Gone Girl isn't generating the levels of anticipation that are nowadays generally reserved for Marvel/DC superhero tentpoles, blockbuster sequels and/or controversial remake/reboots, but David Fincher's adaptation of author Gillian Flynn's best-selling crime/mystery novel is already generating buzz as a potential contender in next year's awards season.
Oscar-winner (and new Batman) Ben Affleck and Rosamund Pike (Jack Reacher) headline Gone Girl as a longtime couple, who get an uncomfortable spotlight shined on their troubled marriage when the latter vanishes and the former is the prime suspect believed responsible. Flynn's source material is a neo-noir influenced examination of marital strife through the lens of crime genre tropes, so it's certainly in the wheelhouse of the man who's given us films like Se7en and The Girl with the Dragon Tattoo.
One aspect of Fincher's Dragon Tattoo adaptation (read our review) that played out well with fans of the late Stieg Larsson's source material was that it remained fairly loyal to the structure of the original novel; that is, despite the book being a dense work constructed in a fashion that doesn't necessarily lend itself readily to a film narrative with three clean acts (see: the extensive post-climax action). However, in the case of Gone Girl, Fincher has taken a different approach - and with Flynn's compliance, no less.
“There was something thrilling about taking this piece of work that I’d spent about two years painstakingly putting together with all its eight million LEGO pieces and take a hammer to it and bash it apart and reassemble it into a movie… Ben [Affleck] was so shocked by it. He would say, ‘This is a whole new third act! She literally threw that third act out and started from scratch.’”
Check out the creepy Gone Girl magazine cover for the latest issue of EW (as was shot by Fincher):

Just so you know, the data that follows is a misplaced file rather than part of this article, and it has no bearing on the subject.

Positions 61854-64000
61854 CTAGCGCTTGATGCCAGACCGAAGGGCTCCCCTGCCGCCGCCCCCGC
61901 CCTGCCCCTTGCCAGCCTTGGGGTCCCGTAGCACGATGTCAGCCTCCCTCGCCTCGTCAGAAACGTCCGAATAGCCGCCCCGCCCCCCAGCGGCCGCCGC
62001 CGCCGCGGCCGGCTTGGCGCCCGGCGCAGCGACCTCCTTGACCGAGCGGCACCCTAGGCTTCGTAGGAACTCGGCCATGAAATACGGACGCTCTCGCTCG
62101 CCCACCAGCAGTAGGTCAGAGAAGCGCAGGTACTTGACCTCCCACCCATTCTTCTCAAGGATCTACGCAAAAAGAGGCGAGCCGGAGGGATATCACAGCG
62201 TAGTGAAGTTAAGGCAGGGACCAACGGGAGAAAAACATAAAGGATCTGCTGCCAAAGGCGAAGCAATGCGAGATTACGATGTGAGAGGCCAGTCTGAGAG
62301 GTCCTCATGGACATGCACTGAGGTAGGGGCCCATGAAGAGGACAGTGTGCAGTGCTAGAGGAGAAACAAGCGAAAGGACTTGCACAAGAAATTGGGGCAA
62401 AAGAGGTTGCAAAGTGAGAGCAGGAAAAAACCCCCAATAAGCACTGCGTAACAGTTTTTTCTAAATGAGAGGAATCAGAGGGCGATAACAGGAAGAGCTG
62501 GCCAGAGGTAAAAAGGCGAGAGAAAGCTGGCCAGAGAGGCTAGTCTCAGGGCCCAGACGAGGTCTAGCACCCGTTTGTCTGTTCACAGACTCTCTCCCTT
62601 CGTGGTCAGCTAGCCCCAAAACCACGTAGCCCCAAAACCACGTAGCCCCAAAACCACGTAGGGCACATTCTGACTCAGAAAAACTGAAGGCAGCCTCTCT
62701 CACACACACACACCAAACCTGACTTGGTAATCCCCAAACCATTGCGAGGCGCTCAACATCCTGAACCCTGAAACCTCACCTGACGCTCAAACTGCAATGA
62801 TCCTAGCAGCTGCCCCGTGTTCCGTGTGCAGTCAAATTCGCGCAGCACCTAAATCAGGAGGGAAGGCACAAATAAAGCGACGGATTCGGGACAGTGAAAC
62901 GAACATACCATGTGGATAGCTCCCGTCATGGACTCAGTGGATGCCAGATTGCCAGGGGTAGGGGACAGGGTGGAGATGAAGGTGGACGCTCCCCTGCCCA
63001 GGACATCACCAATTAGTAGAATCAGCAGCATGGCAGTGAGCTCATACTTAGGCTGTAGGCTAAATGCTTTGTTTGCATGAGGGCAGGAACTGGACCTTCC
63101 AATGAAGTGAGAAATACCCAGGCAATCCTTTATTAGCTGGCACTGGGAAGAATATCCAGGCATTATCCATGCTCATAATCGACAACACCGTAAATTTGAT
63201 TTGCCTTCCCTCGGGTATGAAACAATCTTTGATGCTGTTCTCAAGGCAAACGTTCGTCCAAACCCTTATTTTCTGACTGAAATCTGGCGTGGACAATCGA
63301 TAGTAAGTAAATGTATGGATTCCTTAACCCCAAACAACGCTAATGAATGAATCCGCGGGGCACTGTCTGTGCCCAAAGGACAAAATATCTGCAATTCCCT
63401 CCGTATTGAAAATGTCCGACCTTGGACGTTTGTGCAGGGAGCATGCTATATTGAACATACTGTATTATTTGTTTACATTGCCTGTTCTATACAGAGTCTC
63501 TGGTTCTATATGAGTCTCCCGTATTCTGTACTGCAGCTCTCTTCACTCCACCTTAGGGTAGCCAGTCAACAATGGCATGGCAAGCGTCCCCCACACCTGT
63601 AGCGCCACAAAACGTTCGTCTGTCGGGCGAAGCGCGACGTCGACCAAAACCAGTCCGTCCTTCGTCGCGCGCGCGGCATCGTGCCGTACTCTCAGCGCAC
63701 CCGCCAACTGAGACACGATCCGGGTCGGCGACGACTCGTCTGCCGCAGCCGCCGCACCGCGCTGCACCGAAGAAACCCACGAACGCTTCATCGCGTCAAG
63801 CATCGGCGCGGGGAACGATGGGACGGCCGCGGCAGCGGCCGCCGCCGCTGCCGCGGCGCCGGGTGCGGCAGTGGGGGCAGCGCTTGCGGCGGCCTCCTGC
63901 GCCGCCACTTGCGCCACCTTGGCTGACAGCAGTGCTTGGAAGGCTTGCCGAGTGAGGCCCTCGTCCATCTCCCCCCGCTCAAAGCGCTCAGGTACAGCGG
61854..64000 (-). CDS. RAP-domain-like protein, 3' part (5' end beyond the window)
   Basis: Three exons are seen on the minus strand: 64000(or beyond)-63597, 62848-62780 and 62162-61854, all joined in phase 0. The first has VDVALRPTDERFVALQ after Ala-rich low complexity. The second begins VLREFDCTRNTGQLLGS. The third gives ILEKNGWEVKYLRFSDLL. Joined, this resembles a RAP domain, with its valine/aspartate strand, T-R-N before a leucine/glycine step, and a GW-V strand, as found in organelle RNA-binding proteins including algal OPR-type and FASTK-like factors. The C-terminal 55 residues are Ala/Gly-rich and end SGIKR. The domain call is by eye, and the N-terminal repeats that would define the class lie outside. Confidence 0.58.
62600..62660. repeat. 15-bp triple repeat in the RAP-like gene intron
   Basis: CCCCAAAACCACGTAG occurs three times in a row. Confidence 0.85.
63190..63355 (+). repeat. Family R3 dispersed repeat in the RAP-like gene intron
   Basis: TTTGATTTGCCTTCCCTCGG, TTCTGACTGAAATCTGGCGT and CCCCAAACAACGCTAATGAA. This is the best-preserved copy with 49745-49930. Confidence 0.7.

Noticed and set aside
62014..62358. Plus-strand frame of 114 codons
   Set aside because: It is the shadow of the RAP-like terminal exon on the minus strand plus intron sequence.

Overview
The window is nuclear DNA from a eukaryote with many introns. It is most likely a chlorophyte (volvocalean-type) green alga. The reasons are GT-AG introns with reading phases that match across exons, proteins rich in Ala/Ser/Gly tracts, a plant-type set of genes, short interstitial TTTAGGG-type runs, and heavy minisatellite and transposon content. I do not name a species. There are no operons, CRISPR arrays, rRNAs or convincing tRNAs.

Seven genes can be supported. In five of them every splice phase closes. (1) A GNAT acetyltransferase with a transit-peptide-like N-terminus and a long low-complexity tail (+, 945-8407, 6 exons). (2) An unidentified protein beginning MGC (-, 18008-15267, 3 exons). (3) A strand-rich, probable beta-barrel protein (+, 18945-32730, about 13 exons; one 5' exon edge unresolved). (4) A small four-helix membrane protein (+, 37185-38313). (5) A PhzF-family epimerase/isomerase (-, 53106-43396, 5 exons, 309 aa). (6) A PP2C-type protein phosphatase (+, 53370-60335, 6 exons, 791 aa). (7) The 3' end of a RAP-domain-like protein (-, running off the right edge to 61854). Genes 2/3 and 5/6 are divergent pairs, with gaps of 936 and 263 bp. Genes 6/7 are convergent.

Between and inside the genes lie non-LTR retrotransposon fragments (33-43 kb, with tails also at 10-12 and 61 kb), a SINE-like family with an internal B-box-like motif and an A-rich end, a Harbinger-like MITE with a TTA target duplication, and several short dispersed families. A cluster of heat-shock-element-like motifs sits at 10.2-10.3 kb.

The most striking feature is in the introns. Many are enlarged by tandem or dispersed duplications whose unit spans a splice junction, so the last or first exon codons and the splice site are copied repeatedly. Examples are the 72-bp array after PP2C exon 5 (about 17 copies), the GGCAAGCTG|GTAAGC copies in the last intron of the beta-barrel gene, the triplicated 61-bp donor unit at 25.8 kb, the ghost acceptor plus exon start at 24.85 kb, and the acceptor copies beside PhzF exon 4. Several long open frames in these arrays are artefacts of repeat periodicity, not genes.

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Speaking personally, I've heard back from a number of people who've read Flynn's original Gone Girl novel and claim that the third act revelations and final resolution aren't as satisfying as the tight-knit proceedings that come before - unsurprisingly so, since that's a pretty common complaint for entries in the mystery genre (read: the payoff isn't on par with the build-up).
It's possible that Flynn agrees and that's her reason for giving a complete overhaul to the final third of the original Gone Girl story in her adapted script. After all, authors rarely get the chance to significantly tweak, improve and/or refashion their own published work for another medium by their hand - with rare exceptions, like when Stephen Chbosky adapted his own novel The Perks of Being a Wallflower (to use a recent example) - so Flynn might've leapt at the opportunity.
... Or maybe she just realized that her novel would need to be revamped to work as a film, like when Fincher and screenwriter Eric Roth took F. Scott Fitzgerald's original short story The Curious Case of Benjamin Button and ran wild in the movie. Either way, this is an intriguing bit of information, especially because it means that even those who've read Gone Girl won't know exactly what's coming when things get really real in Fincher's movie.
For more on Gone Girl, be sure and pick up the latest issue of EW.
Gone Girl opens in theaters on October 3rd, 2014.